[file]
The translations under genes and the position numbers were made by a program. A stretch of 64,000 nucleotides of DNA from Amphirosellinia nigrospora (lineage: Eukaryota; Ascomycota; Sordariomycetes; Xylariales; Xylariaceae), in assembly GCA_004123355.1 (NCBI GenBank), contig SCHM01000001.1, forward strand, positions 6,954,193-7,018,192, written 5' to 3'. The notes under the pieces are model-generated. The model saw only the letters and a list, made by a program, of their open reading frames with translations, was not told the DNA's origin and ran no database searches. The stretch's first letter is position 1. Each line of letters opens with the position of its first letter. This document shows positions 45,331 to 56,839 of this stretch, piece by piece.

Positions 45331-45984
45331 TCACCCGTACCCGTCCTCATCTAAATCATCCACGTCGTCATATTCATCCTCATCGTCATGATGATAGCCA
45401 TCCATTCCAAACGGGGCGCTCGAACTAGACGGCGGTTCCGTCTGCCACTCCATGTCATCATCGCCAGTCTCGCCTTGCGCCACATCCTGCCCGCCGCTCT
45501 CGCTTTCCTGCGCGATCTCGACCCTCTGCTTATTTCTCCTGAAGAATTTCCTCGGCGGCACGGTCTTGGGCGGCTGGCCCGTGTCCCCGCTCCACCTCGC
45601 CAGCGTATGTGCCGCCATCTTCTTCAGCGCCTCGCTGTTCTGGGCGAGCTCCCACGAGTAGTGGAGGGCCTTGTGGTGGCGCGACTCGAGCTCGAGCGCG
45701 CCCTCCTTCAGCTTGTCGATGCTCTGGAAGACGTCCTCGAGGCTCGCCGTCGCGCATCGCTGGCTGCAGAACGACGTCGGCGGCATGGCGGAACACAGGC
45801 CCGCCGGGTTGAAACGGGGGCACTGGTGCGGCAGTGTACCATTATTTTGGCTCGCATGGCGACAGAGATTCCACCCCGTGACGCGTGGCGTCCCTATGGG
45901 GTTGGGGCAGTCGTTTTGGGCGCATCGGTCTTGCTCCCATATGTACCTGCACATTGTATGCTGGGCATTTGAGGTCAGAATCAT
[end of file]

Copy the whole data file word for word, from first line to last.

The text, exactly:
The translations under genes and the position numbers were made by a program. A stretch of 64,000 nucleotides of DNA from Amphirosellinia nigrospora (lineage: Eukaryota; Ascomycota; Sordariomycetes; Xylariales; Xylariaceae), in assembly GCA_004123355.1 (NCBI GenBank), contig SCHM01000001.1, forward strand, positions 6,954,193-7,018,192, written 5' to 3'. The notes under the pieces are model-generated. The model saw only the letters and a list, made by a program, of their open reading frames with translations, was not told the DNA's origin and ran no database searches. The stretch's first letter is position 1. Each line of letters opens with the position of its first letter. This document shows positions 45,331 to 56,839 of this stretch, piece by piece.

Positions 45331-45984
45331 TCACCCGTACCCGTCCTCATCTAAATCATCCACGTCGTCATATTCATCCTCATCGTCATGATGATAGCCA
45401 TCCATTCCAAACGGGGCGCTCGAACTAGACGGCGGTTCCGTCTGCCACTCCATGTCATCATCGCCAGTCTCGCCTTGCGCCACATCCTGCCCGCCGCTCT
45501 CGCTTTCCTGCGCGATCTCGACCCTCTGCTTATTTCTCCTGAAGAATTTCCTCGGCGGCACGGTCTTGGGCGGCTGGCCCGTGTCCCCGCTCCACCTCGC
45601 CAGCGTATGTGCCGCCATCTTCTTCAGCGCCTCGCTGTTCTGGGCGAGCTCCCACGAGTAGTGGAGGGCCTTGTGGTGGCGCGACTCGAGCTCGAGCGCG
45701 CCCTCCTTCAGCTTGTCGATGCTCTGGAAGACGTCCTCGAGGCTCGCCGTCGCGCATCGCTGGCTGCAGAACGACGTCGGCGGCATGGCGGAACACAGGC
45801 CCGCCGGGTTGAAACGGGGGCACTGGTGCGGCAGTGTACCATTATTTTGGCTCGCATGGCGACAGAGATTCCACCCCGTGACGCGTGGCGTCCCTATGGG
45901 GTTGGGGCAGTCGTTTTGGGCGCATCGGTCTTGCTCCCATATGTACCTGCACATTGTATGCTGGGCATTTGAGGTCAGAATCAT